Big questions often come from little people and there are so many times that I have been asked by children why I reference the limbs of an octopus as “arms” and not “tentacles”.
Arms have suckers down the full length of the appendage. Tentacles only have suckers near the tip. Thereby, all eight octopus appendages are arms while squid have two tentacles and eight arms. Further, the purpose of tentacles is generally limited to feeding where arms have more functions. Octopuses use their limbs for feeding, locomotion, reproduction (if male*), defence, etc!
Oh and why are they called “arms” vs. “legs”? Because octopuses’ appendages have more purposes than just locomotion.
There are scientists who have put forward that some octopus species use two of the limbs mostly for locomotion whereby they would have two “legs” and six “arms” but let’s avoid that debate!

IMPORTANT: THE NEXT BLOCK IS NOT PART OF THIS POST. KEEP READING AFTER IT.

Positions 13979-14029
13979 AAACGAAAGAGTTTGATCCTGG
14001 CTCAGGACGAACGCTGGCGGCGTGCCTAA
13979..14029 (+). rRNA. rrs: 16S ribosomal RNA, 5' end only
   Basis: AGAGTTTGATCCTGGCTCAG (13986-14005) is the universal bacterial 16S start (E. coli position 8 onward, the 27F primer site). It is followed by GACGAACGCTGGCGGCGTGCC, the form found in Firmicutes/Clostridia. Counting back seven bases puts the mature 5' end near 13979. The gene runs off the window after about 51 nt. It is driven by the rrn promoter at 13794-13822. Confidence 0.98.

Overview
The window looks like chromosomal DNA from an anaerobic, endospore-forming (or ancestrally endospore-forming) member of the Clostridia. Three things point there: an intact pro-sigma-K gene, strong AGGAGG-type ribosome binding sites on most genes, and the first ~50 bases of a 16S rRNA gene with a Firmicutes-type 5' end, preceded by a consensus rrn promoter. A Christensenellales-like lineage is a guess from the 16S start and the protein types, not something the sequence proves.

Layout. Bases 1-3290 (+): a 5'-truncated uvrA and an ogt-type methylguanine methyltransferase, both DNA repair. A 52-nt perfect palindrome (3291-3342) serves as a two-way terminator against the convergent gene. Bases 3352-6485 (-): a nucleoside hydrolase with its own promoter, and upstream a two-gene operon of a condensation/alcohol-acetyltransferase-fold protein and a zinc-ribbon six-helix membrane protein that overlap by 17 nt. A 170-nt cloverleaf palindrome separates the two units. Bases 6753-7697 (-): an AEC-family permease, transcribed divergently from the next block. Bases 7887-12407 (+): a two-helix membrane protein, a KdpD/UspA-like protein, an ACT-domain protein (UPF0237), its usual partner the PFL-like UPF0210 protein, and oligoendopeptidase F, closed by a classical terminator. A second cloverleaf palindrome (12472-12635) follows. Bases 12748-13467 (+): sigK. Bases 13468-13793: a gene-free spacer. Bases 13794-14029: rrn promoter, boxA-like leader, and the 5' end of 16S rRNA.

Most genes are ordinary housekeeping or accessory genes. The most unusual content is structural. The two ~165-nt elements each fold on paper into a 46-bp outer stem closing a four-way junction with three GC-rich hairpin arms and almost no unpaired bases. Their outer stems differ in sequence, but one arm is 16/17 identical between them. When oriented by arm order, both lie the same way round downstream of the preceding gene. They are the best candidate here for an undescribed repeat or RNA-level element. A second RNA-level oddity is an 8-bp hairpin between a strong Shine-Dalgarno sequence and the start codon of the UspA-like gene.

While we are on the topic of semantics and cephalopods, and anticipating that there will be those who question my use of the plural form of “octopus”, please note the origin of the word octopus is Greek, not Latin. Thereby “octopuses” or “octopods” is truly more correct than “octopi”. From a strict linguistic perspective, the most correct is “octopods” but I choose not to use that. I think if I were to say “octopods” it would distract what I am trying to communicate that is more important that grammar. I might also come across as pretentious and have fewer human friends 🐙.
There, don’t you feel much better armed to speak for our awe-inspiring eight-legged neighbours? Or, are you up in arms?
*Related blog: Giant Pacific Octopuses – How Do They Mate?